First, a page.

A regime’s loss, a nation’s gain, By Garba Shehu
Up to 70 per cent of membership of the conference was directly and indirectly appointed by the same administration.
As the National Conference gradually inches to a close, the major surprise from its outcome may be the victory of the nation, as opposed to that of the Jonathan administration, the architect of the conference, which undoubtedly designed it in a way that it must fail.
In its short but memorable history, Nigeria has had the fortune of so far surviving all the acts of brinkmanship by its rulers. We have gone through a civil war and survived it, and we have overcome countless other schemes to change the constitution for selfish reasons, mostly for the purpose of self-perpetuation by leaders.
It is inconceivable that the membership of a major conference of his nature would, in the first place be based on appointive representation, rather than elective one. But beyond this, the composition was so stacked against the North and Muslims in the country that many thought, upon reading the breakdown that it was intended to annoy these groups so that they would not agree to attend.
There are about 300 Southerners to 200 Northerners. All past censuses put North-South population figures roughly at 54-46 per cent. 62 per cent of the delegates are Christian, with Muslims and followers of traditional religions making up the balance of 38 per cent. Christians make up 294 of the Conference membership.
The President had himself dilly-dallied for many years on whether or not to convene a conference. In the beginning, he stoutly stood against it. Much later, he saw it as an opportunity to deflect attention from the woeful performance of his administration which had in turn generated tons of trenchant criticism on everyday basis.
Up to 70 per cent of membership of the conference was directly and indirectly appointed by the same administration. And they didn’t disappoint anyone by the way and manner they chose them. I must make clear that there are very several of them with undying passion for Nigeria, who are unimpeachably honest and hardworking; who are men and women championing the unity of the country. These are those who paved the way to Nigeria’s victory that I am celebrating this morning. They realised early enough that a President, who had turned his party into rubble, must not be allowed to do the same to Nigeria.
Government made sure that there was not any one anti-national element left out that was not nominated to come to the conference. All those AGIPs – any Government in power; the nation’s known “yes men” and “yes women”; the famous hacks tamed by government for barking in English; the political prostitutes selling their English speaking and articulation skills to criminally-inclined political masters over the past many years were the government’s first set of choices for the conference.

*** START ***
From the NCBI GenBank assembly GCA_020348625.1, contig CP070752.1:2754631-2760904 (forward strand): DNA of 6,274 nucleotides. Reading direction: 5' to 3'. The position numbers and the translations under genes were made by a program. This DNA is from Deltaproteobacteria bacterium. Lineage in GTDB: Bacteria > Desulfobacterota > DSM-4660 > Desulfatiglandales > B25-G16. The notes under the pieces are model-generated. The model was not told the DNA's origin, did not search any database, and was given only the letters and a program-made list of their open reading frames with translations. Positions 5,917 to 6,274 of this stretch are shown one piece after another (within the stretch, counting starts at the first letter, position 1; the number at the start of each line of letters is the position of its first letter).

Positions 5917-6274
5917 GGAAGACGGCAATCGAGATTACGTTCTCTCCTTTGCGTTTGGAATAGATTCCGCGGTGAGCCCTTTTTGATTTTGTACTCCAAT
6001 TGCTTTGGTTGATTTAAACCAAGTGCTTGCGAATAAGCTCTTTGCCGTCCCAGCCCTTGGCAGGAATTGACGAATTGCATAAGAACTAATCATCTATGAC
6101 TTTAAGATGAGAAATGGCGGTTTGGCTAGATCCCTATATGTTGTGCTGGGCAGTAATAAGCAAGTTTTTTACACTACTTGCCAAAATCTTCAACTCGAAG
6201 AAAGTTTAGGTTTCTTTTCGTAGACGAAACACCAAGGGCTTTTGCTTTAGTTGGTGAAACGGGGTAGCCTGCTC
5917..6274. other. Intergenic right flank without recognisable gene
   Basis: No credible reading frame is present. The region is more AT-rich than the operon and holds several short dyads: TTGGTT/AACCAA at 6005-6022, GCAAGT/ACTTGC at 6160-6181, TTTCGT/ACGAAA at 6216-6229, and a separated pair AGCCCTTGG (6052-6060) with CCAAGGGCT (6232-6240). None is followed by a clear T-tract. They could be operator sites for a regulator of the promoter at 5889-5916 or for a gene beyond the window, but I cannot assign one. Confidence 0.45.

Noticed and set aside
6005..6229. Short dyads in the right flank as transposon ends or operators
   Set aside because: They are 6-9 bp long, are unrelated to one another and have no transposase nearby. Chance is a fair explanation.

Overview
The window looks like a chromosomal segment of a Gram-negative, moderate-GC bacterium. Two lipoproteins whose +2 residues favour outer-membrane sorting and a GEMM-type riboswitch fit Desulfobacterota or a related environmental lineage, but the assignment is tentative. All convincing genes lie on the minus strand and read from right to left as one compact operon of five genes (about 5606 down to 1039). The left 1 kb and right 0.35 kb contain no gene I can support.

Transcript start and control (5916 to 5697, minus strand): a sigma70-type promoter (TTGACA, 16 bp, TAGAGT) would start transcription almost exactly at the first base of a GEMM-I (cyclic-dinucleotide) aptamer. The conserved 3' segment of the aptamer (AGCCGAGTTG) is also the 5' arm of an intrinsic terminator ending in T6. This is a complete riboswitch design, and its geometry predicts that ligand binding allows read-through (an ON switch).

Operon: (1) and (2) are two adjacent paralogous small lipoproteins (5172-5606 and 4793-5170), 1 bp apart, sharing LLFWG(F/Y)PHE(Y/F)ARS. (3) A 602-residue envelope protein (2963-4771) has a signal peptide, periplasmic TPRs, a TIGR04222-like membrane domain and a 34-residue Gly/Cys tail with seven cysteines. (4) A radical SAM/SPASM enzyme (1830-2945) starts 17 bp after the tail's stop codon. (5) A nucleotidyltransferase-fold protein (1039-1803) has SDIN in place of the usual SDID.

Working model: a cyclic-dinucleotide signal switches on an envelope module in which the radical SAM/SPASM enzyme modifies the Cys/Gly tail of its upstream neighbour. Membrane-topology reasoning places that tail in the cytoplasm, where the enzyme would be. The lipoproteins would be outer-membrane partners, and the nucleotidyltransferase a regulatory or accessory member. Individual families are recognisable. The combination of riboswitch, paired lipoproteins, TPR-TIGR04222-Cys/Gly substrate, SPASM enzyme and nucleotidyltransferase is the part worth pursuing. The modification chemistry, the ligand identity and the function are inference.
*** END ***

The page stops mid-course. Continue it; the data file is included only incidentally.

Many of those appointed delegates have no other jobs but are known for unsustainable life-styles that they desperately seek to hang onto.
In addition to the lopsided representation, the North’s leaders were sceptical about the Conference because government’s list was full of people seen as renegades and turn-coats, who had been associated with the unpopular policies of past regimes. In the South-West, many of their delegates were the self-styled sentinels of the republic, nearing expiry; people who have been dumped in the electoral garbage bin. The list was drawn up to spite the reigning leaders of politics in the region.
In real politicking, you can’t do political business in the South-West today without talking to Asiwaju Bola Tinubu. A Conference that set aside 15 slots for the President’s Ijaw and none at the beginning for their Itsekiri traditional rivals did not set out to be fair in any respect. After they cried out aloud, the Itsekiri were awarded a nominal representation of one member.
Little wonder many of the government delegates ended up presenting trivial, meaningless, contrived, divisive, illogical and fallacious arguments.
Many of the so-called issues that the President copied and pasted from newspapers over the years as being Nigeria’s problems were settled issues. That is why they ended up being rejected as non-issues.
Delegates from the North surprised themselves in the same way they surprised many of their critics. In an era of 5G corruption and 10G insecurity, many believed that they would cave in to the greed and avarice of a given section of the country who wanted to gobble up the entire wealth of the nation. In the end, those of them seen as the usual suspects, the likes of Jerry Gana and John Dara may end up among the North’s real heroes. That the President’s religion-centred politics had failed to sunder the North is yet another key success of this get-together.
A loss by a government that chooses to throw the chance at history by playing the same set of drums of religion and ethnicity instead of rising above everything is a huge gain for the Nigerian nation. But celebrations over this victory will, however, pass for a short respite in view of the government’s growing provocation using the army through newspapers seizures, profiling of citizens on the bases of ethnicity and religion and the heat and cacophony on Northerners in the Eastern parts of the country.